Know about Breed: Whippet
- Life expectancy: 12 - 15 years
- Height: Female: 45-53 cm, Male: 48- 56 cm
- Colors: Black, Brindle, White, Fawn, Blue, Red
- Temperament: Affectionate, Lively, Intelligent, Friendly, Quiet, Gentle
- The Whippet was created in the late 18th century by crossing small Greyhounds with various terriers to create a breed that could course rabbits and kill small vermin. When they weren't betting on whose Whippet could kill the most rats, workingmen, such as miners, often raced their dogs, giving rise to the nickname poor mans racehorse.� Today, the Whippet is still a fast and effective hunter, but at home, he's a calm and quiet companion who loves nothing more than snuggling on the sofa.
- At first glance, the Whippet seems like the perfect dog he's friendly to guests and strangers doesn't mind snoozing the day away, has a manageable size, and doesn't bark excessively. In other words, he may alert you that someone is at the door, but he's far from being a true guard dog. Whippets prefer to be part of a pack, rather than an only dog, so they become very attached to their families and like being around kids and other dogs. Whippets are generally easy to housetrain, although they're often not amused by the idea of going outside in the rain or snow.
- The perfect Whippet doesn't come ready-made from a breeder. Any dog can develop obnoxious levels of barking, digging, and other undesirable behaviors if he's bored or unsupervised. A young Whippet will test you to see what he can get away with, so start training your puppy early. If possible, get him into puppy kindergarten class by the time he is 10 to 12 weeks old, and socialize, socialize, socialize. However, be aware that many puppy training classes require certain vaccines (like kennel cough) to be up to date, and many veterinarians recommend limited exposure to other dogs and public places until puppy vaccines (including rabies, distemper, and parvovirus) have been completed. In lieu of formal training, you can begin training your puppy at home and socializing him among family and friends until puppy vaccines are completed.
- The Whippet is a rare breed: They are beautiful to look at and really calm house pets. With an average weight of 20 pounds, they're also a nice size, not too big and not too small. Some are sensitive, and some are outgoing, but most of them are sweet and affectionate, giving you a gentle nudge with their nose to get your attention.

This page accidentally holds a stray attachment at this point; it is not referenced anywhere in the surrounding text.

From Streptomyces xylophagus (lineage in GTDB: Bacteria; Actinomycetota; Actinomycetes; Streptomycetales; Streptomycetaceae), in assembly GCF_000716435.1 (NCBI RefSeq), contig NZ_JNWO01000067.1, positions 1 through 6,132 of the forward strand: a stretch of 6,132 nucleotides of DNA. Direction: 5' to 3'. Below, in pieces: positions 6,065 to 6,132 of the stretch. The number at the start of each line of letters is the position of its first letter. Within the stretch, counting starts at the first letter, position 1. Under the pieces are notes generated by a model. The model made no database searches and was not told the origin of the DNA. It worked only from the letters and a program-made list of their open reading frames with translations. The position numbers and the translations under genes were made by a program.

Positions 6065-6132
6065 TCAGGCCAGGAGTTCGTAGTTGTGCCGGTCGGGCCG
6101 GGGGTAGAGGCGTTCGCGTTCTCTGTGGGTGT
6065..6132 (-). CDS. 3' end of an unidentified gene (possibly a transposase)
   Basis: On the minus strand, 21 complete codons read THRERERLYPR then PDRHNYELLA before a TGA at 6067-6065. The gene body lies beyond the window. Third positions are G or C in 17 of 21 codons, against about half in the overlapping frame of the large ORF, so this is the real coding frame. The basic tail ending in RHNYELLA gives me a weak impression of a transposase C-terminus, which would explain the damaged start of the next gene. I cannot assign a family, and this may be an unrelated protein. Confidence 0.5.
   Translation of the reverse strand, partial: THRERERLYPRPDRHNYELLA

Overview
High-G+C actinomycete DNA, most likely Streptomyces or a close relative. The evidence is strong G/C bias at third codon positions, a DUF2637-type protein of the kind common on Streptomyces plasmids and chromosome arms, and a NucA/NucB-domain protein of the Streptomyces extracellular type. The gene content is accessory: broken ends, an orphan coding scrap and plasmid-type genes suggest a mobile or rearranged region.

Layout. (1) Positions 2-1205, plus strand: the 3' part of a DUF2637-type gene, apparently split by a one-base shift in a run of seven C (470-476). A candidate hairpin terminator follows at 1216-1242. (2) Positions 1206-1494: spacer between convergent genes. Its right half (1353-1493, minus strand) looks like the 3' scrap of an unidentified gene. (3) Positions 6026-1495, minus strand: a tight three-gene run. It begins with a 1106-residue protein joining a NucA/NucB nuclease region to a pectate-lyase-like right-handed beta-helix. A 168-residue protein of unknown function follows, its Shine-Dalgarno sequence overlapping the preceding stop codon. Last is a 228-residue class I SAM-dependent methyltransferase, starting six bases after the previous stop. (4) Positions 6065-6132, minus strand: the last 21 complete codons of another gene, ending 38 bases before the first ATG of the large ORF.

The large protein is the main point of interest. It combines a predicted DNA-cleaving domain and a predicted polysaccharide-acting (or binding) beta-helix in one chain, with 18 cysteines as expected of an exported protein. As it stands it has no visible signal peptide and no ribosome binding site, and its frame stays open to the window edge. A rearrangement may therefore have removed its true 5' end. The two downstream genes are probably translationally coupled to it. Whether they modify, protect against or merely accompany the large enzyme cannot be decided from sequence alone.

- These dogs are also very clean and easy to housetrain unless it's rainy or cold outside. If you live in a region with inclement weather, walk your Whippet on a strict schedule, so he potties in the appropriate place outdoors.
- Careful breeders screen their dogs for genetic disease and only breed the best-looking specimens, but sometimes Mother Nature has other ideas and a puppy can develop one of these diseases. In most cases, he can still live a good life, thanks to advances in veterinary medicine. But be aware that Whippets can be sensitive to anesthesia because of their low-fat ratio, so make sure that your veterinarian is familiar with this quirk of the breed. And remember that you have the power to protect your Whippet from one of the most common health problems: obesity. Keeping him at an appropriate weight is a simple way to extend your Whippet's life.
- Whippets are one of the easiest breeds to groom: Give them a once over with a rubber hound mitt and they're good to go; baths are rarely necessary. And although they don't shed as heavily as other breeds, you'll still want to keep a lint roller on hand. The rest is basic care: Trim your Whippet snails as needed, usually every week or two, and brush his teeth regularly with a vet-approved pet toothpaste for good overall health and fresh breath.
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